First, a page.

Back in Vue #4 – Trainspotting
Looking back, I’m not sure if I read Trainspotting before I watched it. I did both during the same long, boring summer immediately before starting university – my DVD box is printed in Dutch because I bought it on a dreadful (if appropriate) lads’ holiday in Amsterdam, and my paperback has a bi-coloured autograph because Irvine Welsh’s pen ran out about four seconds after I met him at a Guardian Book Club event the following spring. During Freshers Week I fell in with a rangy, drug-addled Scot who ended up being my best friend. Buckfast became my go-to early evening drink. And when I had a breakdown a few years later I obsessively read and reread Trainspotting, Porno and Filth, half drowning myself in the trials and tribulations of Rents, Spud, DS Bruce Robertson and the rest in what I can now see as an effort to put my own struggles in context. Trainspotting is, I think you’ll agree, a big deal for me – but until this week I’d never seen it in a cinema. Good old Vue, eh? Here, have a trailer.
Presumably because this week also featured the release of The Hangover Part Seriously Who Cares, I made up a full 20% of the audience for Monday night’s screening in Leicester Square – this is why we’re not allowed nice films, cinemagoing public of Great Britain. I did think director Danny Boyle’s spectacular achievement as architect of last year’s Olympic opening ceremony might have sparked a little more interest in what is OBVIOUSLY his best film (shut up, Dev Patel), but then again it was a Bank Holiday and that discount cider won’t drink itself. Ho hum.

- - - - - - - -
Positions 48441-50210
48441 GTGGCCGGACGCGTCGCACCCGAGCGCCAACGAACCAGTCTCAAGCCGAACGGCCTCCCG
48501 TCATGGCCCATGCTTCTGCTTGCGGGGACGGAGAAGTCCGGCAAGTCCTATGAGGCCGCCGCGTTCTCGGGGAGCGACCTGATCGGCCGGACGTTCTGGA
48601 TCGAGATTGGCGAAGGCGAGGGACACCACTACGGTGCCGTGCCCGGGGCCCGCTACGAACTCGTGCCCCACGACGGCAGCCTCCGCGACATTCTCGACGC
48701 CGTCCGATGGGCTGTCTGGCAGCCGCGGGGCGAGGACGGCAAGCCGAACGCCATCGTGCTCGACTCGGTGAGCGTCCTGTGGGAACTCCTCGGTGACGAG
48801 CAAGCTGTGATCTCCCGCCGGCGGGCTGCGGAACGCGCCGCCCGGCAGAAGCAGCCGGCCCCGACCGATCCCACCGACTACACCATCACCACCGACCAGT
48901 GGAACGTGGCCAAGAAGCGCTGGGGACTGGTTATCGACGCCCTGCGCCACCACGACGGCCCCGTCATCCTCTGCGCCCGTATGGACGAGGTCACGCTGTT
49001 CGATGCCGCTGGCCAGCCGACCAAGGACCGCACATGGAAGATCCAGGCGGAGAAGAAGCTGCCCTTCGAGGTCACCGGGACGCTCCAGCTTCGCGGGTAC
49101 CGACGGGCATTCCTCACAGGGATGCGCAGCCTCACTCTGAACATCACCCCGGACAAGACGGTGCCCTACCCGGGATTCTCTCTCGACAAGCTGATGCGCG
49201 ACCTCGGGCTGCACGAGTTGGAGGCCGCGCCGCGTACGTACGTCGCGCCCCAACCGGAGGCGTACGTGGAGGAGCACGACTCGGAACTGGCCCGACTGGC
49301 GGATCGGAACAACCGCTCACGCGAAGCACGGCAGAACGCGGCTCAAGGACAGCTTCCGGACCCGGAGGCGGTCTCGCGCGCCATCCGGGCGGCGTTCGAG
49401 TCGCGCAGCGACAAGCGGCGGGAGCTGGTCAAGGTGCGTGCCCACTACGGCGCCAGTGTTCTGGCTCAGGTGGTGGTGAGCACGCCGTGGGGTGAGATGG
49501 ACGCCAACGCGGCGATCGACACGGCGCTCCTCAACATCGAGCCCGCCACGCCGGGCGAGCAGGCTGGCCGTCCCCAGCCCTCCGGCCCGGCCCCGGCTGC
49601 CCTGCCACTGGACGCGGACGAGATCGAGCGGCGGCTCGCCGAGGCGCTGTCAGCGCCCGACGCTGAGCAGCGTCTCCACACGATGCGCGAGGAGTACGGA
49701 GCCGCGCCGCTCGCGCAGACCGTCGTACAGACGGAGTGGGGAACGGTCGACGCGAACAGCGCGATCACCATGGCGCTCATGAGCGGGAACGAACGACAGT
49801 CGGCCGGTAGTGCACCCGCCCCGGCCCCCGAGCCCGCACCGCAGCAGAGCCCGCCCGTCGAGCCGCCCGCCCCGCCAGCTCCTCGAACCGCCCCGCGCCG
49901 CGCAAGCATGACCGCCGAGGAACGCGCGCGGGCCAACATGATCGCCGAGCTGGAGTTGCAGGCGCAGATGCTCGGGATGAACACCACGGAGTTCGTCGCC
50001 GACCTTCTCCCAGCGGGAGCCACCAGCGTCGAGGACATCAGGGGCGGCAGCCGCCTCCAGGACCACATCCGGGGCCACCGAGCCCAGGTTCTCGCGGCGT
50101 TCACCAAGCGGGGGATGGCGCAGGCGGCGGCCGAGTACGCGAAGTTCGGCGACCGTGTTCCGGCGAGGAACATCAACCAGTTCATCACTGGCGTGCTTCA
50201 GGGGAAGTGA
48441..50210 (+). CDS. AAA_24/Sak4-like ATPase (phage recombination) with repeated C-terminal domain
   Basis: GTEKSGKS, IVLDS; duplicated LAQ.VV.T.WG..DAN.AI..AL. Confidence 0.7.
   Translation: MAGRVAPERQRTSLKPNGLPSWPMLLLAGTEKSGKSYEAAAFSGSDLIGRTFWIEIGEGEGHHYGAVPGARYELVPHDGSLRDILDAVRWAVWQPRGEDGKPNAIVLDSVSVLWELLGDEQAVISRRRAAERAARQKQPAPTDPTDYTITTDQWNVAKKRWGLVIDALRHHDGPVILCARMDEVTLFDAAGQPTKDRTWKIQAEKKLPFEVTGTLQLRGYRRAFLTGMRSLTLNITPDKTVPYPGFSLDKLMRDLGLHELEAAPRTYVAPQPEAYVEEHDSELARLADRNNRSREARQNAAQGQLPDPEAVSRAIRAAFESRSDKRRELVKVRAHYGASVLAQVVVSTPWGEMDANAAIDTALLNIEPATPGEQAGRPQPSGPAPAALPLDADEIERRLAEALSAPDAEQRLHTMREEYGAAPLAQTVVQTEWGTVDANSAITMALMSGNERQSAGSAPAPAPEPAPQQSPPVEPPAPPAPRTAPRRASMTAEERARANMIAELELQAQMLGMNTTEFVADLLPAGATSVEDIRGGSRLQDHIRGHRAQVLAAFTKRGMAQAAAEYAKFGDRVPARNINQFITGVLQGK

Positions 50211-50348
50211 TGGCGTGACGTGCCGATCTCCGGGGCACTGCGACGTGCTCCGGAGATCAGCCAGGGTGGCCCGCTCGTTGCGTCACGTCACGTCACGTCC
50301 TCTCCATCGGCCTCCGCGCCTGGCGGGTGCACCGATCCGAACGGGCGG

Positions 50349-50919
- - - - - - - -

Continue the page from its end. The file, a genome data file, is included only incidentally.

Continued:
Whatever the reasons, it meant I could gradually melt into my seat as the adverts washed over me, unprepared as ever for the sheer intoxicating immediacy of Trainspotting’s opening sequence. BAM. Renton pounds towards the audience, store detectives in hot pursuit, as Iggy Pop fills the speakers. BAM. He careers over the bonnet of a car, pausing to cackle at the stunned driver. BAM. The boys – Rents, Sick Boy, Begbie, Johnny, Spud – throw themselves into an energetic and inept game of five-a-side, intercut with Renton’s slow collapse in an empty bedsit. And tying the whole thing together, that extraordinary opening monologue, a virtuoso savaging of cultural expectations which plays out in perfect counterpoint to the raging music and frenetic action. “Choose life. Choose a job. Choose a career. Choose a family. Choose a fucking big television…” all the way through to “I chose not to choose life. I chose something else. And the reasons? There are no reasons.” Although the onscreen Renton is unconscious by the time the last line flickers into your ears, I can always hear a smile in Ewan McGregor’s voice. “Who needs reasons when you’ve got heroin?”
Set in the late 1980s or early 1990s, Trainspotting follows the adventures of Mark ‘Rent Boy’ Renton (McGregor), Simon ‘Sick Boy’ Williamson (Johnny Lee Miller), Danny ‘Spud’ Murphy (Ewen Bremner), Francis ‘Franco’ Begbie’ (Robert Carlyle) and Tommy McKenzie (Kevin McKidd). Rents, Sick Boy and Spud are heroin addicts and Franco, while clean, is a violent sociopath. Tommy is perhaps the best of the lot, a keep-fit fan and devoted (well, devoted-ish) boyfriend – you already know things aren’t going to go well for him, don’t you?